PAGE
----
Consumers bear the brunt of India’s onion export ban

A substantial fall of Tk 25-35 per kg in the wholesale market has had little impact at the retail level where the popular kitchen item continues to be sold at high prices.


The local variety of onion was being sold at Tk 90-100 while the imported ones cost Tk 50-80 in Dhaka’s markets and shops on Monday, a week after India’s onion export ban sent the prices through the roof in Bangladesh.


But despite the release of Indian onion consignments at the border and bolstered TCB truck and online sale, the prices remained the same in the retail and online shops.


Local variety is being sold at Tk 89-102/kg and the Indian variety at Tk 60-70/kg at online market like, meenaclick, shwapno and others.


Moumi Khandkar, a banker, told UNB the price was Tk 90 on Monday, Tk 30 more than a week ago.


Shanir Akhra businessman Shah Alam who came to collect his kitchen items said there was no sign of the prices falling.


A regular customer of Sumn Patowary told UNB that he purchased a kg of onion for Tk 90 which was Tk 58 a week ago. “We don’t understand why the price of is so high without any reason. Our traders are much corrupted. The government has failed to monitor every time,” he said.


However, the state-run Trading Corporation of Bangladesh (TCB) continued its OMS programme through 275 truck points, including 40 in Dhaka city.


TCB was selling onion at a subsidised rate of Tk 30 a kg while it will also sell onion through online shops at Tk 36.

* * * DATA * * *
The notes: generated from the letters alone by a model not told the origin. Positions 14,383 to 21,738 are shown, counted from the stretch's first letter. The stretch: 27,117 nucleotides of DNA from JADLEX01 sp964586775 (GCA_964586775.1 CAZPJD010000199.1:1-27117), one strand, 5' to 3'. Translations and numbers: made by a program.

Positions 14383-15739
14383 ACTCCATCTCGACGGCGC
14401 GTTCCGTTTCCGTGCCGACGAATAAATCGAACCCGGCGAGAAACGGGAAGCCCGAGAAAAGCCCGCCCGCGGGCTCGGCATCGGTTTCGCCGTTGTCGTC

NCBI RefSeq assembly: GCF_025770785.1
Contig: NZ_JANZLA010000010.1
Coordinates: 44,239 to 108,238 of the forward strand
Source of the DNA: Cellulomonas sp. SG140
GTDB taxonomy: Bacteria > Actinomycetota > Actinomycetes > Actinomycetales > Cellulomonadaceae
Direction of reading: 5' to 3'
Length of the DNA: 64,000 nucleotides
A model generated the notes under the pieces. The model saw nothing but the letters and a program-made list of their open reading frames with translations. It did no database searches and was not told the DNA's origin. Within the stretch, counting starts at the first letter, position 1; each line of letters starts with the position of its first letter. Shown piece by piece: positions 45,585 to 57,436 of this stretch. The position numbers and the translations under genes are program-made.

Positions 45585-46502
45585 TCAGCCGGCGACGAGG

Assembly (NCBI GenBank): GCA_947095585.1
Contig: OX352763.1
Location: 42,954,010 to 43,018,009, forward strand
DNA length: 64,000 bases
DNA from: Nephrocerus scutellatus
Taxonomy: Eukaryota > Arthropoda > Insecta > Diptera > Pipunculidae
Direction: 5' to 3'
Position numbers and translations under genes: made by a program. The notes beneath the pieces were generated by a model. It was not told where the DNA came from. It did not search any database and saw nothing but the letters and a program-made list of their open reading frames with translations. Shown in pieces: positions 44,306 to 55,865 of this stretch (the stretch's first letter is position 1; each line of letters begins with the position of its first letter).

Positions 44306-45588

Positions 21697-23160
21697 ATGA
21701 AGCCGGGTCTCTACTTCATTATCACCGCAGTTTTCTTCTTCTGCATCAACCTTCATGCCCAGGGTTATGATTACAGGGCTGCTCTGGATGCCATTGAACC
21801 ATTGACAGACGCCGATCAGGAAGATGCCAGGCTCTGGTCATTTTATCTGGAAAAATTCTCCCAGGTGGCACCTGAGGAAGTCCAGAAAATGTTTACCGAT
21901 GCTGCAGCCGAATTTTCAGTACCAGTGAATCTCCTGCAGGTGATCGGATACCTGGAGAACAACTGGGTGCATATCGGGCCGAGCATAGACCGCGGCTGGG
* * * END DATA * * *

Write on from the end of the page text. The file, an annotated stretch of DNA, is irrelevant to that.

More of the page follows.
The government has also withdrawn 5 percent duty on onion import in an effort to cool down the overheated local market shaken up by India’s export ban.


The official release says this decision will remain effective until March 31, 2021.


The commerce ministry also said there is a stock of 0.56 million tonnes of onion in the country now while monthly demand is 0.2 million tonnes.


According to the Commerce Ministry, the annual demand for onion in Bangladesh ranges between 2.2 and 2.5 million tonnes. Although the country’s own annual production has risen, so has the amount imported over the last decade.


Commerce Ministry figures show the amount imported was hardly 0.4 million tons in FY09, but had touched up to 1.1 million tons in recent years.


Soon after India’s export ban, Bangladesh decided to import the bulb from multiple sources to ensure enough supply of the cooking ingredient in the local markets.


In line with the decision, the government has already taken steps to import onions from Turkey and Egypt, the Ministry of Foreign Affairs said on Sept 16.


The consignments are expected to reach Chittagong port early next month.


Dhaka requested Delhi to withdraw its ban as soon as possible, keeping the import of onion from India uninterrupted.


Source: United News of Bangladesh